3 Easy Steps to Drawing Chair Cyclohexanes, Perfect Every Time

Let's face it, chair cyclohexanes are not a shape that comes naturally for anyone to draw. That's why you need a system to get them right. Here is how to draw chair conformations in 39 seconds...


How to draw chair conformations... in 39 seconds!

Stop drawing bad chairs!

Get chair cyclohexane templates, as seen in the video above, to get better at drawing chair conformations! 

Is that all there is to it?

Yep, that's it! Just three pairs of parallel lines and you've drawn a perfect chair conformation. But, to draw them naturally, to get them flowing off your pen and onto the page perfectly at exam time, you're gonna need to practice. A lot...

I am the worst artist - I never progressed beyond stick figures, and even my stick figures aren't very good! So, drawing organic molecules well definitely didn't come naturally to me. What really works for me, though, is having an algorithm to follow. And then practising that algorithm until it comes naturally.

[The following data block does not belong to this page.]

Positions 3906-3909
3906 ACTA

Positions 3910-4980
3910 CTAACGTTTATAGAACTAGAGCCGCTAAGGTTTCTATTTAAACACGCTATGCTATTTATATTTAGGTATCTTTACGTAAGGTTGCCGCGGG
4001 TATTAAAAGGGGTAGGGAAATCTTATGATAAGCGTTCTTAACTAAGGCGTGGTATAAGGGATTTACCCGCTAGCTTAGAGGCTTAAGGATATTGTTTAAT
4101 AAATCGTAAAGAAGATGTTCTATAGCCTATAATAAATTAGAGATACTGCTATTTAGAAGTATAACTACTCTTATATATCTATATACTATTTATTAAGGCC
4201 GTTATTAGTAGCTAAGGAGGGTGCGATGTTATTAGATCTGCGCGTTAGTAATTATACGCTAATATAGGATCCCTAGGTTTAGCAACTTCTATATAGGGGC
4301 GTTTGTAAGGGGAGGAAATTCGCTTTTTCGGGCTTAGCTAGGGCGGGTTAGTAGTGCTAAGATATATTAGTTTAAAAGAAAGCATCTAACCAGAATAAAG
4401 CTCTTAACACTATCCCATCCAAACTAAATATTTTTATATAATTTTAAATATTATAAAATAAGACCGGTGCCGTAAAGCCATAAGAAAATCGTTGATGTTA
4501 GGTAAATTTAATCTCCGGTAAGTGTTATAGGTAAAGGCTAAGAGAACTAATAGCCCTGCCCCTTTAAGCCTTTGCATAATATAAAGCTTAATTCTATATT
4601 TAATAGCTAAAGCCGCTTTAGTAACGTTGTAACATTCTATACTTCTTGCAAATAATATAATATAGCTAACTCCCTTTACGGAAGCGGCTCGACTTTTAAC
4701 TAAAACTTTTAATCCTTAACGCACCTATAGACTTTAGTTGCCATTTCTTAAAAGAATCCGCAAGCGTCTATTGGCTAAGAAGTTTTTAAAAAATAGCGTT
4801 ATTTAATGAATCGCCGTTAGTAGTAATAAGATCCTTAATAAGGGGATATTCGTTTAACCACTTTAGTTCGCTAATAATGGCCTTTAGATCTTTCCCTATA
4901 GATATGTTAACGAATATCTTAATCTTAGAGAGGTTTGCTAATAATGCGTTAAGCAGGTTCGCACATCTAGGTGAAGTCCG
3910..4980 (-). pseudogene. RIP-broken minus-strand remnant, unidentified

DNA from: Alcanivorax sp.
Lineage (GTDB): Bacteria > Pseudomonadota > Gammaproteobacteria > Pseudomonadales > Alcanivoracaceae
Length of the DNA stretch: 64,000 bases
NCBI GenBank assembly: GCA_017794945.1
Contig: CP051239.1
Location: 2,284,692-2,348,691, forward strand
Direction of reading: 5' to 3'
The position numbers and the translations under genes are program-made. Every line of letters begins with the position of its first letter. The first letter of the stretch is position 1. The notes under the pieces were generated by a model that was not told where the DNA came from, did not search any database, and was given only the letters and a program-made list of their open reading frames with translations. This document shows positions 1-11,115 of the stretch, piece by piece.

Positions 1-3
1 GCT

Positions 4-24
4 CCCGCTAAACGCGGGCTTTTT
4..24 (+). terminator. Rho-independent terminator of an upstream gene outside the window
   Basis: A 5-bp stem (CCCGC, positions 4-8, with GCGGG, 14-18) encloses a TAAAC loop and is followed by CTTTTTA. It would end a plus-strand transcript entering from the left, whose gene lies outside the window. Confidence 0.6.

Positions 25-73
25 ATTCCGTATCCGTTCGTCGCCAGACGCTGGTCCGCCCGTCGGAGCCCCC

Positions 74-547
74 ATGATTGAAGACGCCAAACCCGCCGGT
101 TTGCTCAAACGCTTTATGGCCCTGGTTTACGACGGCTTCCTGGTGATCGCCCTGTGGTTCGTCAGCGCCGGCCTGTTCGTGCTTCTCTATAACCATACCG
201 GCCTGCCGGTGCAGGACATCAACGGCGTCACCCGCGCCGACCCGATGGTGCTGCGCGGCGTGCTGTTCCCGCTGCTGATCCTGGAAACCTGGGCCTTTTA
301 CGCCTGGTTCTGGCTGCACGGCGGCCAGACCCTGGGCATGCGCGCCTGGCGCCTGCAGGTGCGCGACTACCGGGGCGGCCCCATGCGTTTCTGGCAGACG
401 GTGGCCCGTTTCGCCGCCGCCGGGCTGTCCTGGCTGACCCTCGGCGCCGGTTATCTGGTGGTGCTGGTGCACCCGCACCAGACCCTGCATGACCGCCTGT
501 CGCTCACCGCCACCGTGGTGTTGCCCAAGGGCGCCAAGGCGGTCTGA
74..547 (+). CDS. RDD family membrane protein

Funny thing is - I quite like drawing cyclohexane chair conformers now. 🙂

So,... what are you waiting for? Start practicing!!

And once you've mastered the art of the chair, watch this video to avoid the 2 most common mistakes with drawing axial and equatorial substituents:

Mark Coster

About the Author

Mark Coster

The 'team' is Dr. Mark Coster. :) Mark makes stuff. When he’s not making stuff, he’s teaching other people how to make stuff. Mark was one of those kids who loved nothing more than to build things out of Lego. He still feels that joy, but now his ‘stuff’ is molecules that he builds from atoms. He occasionally writes biographies in third person. ;) And he still likes Lego too. Organic Chemistry Explained

Follow Mark Coster:

  • […] you've mastered the art of drawing chair conformations, it's time to stick some axial and equatorial substituents on those beautiful chairs. In marking […]

  • >